Question: A client is in the final stages of interviews for a job. When she first applied, she was working. Now, she has left her previous employer. She wonders if she should tell the prospective employers that she is now gone.
People have advised her to “get in front” of the issue, rather than having the prospective employers possibly thinking she is hiding something from them.
What do you advise?
Maplewood, New Jersey
Answer: Julie, this is how I view the issue:
1. In interviewing, the first rule is “Honesty is always important.” It is so often the case that aspiring candidates interviewing for jobs are concerned about revealing a fact or an issue that they believe might hurt their chances of being hired. That is entirely understandable. However, it is my clients’ experience that such fears are usually overblown, and the remedy chosen – not revealing the truth – often brings about the greatest risks: either not getting hired, or worse, getting hired and soon thereafter, getting fired. The “default” in all of these issues is “Tell the truth.”
2. A corollary to this “first rule” is that, if relevant facts change then interviewers should be brought up to date; it’s part of “telling the truth.” Any fact that an interviewer might find relevant to the hiring decision should be brought up to date. That, of course, would include whether an employee is still employed, or for any reason does not meet the hiring standards or qualifications. Many years ago I hired an attorney who didn’t tell me he was facing suspension of his law license; I haven’t forgotten that to this day. Don’t forget: it is the interviewers’ possible opinion of relevancy, not your own, that you should be concerned about.
3. The first exception to this rule is for highly personal facts. One exception to the rule of “disclose all” is for highly personal facts, such as a recently-discovered pregnancy, news that you may need surgery during the next few months, or a divorce. These are not relevant to the hiring decision, and even if possibly deemed relevant, they are no one else’s proper business.
4. The second exception to this rule is for non-material facts. An immaterial change of facts on a job application is not one that would require updating. If by chance you moved from one town to the neighboring town, that fact would probably not be relevant to the hiring decision, and thus not necessary to disclose. However, if it is a prerequisite for the job you are applying for that you live in a certain city or town, your relocation to a different town would be supremely relevant.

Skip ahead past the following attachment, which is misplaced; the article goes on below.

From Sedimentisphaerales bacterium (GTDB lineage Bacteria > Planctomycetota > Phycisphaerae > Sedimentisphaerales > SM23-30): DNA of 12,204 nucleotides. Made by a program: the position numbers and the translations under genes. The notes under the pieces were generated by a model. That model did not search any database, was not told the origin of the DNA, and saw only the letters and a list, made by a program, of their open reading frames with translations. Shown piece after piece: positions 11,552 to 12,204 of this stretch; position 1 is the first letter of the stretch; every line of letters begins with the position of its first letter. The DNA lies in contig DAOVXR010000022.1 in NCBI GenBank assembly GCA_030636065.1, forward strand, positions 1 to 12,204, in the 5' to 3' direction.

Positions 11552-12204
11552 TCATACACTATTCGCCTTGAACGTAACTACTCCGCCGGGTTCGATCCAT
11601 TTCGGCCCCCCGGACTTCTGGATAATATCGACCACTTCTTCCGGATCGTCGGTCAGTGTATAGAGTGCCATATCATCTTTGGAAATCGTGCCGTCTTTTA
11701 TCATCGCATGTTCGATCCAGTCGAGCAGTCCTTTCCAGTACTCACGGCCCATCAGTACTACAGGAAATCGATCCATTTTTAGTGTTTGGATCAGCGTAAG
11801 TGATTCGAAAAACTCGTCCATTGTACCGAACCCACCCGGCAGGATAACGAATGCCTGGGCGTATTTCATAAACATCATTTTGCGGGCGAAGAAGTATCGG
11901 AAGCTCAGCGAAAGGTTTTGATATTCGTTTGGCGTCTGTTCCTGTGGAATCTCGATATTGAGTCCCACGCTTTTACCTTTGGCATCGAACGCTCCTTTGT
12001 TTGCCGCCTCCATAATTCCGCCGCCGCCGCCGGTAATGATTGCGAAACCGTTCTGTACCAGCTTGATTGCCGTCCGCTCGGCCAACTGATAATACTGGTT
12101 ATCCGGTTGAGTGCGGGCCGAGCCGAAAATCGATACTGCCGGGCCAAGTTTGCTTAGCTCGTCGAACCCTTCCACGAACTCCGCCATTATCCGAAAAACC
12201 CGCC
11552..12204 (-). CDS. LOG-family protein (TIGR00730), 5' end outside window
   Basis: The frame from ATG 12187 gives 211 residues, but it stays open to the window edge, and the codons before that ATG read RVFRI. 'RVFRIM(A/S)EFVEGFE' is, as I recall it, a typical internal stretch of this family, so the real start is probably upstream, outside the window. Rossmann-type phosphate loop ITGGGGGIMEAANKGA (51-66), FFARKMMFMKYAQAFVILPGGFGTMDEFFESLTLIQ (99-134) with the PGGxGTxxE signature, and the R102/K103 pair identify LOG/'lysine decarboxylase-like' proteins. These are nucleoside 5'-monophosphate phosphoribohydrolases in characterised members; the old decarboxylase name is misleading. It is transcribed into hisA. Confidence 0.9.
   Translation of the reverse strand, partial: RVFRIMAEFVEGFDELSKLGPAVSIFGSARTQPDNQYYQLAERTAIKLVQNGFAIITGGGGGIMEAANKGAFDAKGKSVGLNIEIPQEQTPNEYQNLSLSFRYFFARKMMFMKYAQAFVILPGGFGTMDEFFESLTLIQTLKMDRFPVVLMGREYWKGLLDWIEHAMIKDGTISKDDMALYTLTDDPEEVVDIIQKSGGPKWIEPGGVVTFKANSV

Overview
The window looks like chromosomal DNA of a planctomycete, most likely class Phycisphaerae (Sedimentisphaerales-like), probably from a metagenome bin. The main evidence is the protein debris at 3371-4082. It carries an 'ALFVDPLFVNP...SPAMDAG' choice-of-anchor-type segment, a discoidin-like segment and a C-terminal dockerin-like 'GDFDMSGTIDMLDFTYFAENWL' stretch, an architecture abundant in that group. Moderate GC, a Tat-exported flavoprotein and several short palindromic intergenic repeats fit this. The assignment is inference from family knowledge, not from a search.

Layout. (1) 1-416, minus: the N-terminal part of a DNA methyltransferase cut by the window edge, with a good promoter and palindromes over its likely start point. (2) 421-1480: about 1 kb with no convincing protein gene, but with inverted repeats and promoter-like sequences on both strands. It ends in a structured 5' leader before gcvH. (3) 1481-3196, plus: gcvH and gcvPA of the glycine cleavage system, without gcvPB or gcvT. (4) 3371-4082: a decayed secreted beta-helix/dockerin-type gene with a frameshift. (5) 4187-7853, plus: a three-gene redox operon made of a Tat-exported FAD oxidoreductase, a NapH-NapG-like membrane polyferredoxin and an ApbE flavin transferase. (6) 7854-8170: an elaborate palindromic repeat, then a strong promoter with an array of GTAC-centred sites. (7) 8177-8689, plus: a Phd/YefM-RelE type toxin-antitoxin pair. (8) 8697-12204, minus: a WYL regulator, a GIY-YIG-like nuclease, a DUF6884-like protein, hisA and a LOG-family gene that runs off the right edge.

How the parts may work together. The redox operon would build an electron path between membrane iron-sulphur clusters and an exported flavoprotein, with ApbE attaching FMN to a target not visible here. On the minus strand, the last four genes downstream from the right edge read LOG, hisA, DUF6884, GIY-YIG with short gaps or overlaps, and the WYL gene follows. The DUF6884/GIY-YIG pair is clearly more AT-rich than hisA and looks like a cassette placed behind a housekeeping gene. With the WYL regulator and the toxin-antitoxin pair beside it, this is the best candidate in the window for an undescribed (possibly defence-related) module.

5. The third exception to this rule is for “reasons and motivations.” Reasons and motivations are not facts, but matters of perspective. If you decided to leave your last job, and then you were terminated, what is the “real reason” you left? It’s hard to say. Likewise, if you were seeking more income, and a job offer came from a company with great travel opportunities that you could not pass up, your motivation for seeking a new job would not require disclosure or updating.
6. A caveat: It is especially necessary to be 100% honest about “facts likely to be confirmed,” including last date of employment. Bear in mind that most former employers will give out three things to prospective employers doing an employment pre-hiring investigation: (1) confirmation of employment, (2) dates of employment, and (3) title(s). These should ALWAYS be disclosed, and updated, as the prospective employer will surely learn of these facts.
Julie, in summary, your client should surely disclose to her interviewers the fact that she has now left her previous employer. You might remind her that many employers would see that in a very positive way, as it means she is probably one of the few candidates that they do not have to wait weeks or months for her to start on their job, as she’s presumably “ready to start tomorrow.” And, too, you might remind her that candor sells quite well, as we all want honest, candid, forthright employees.
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© 2011 Alan L. Sklover, All Rights Reserved.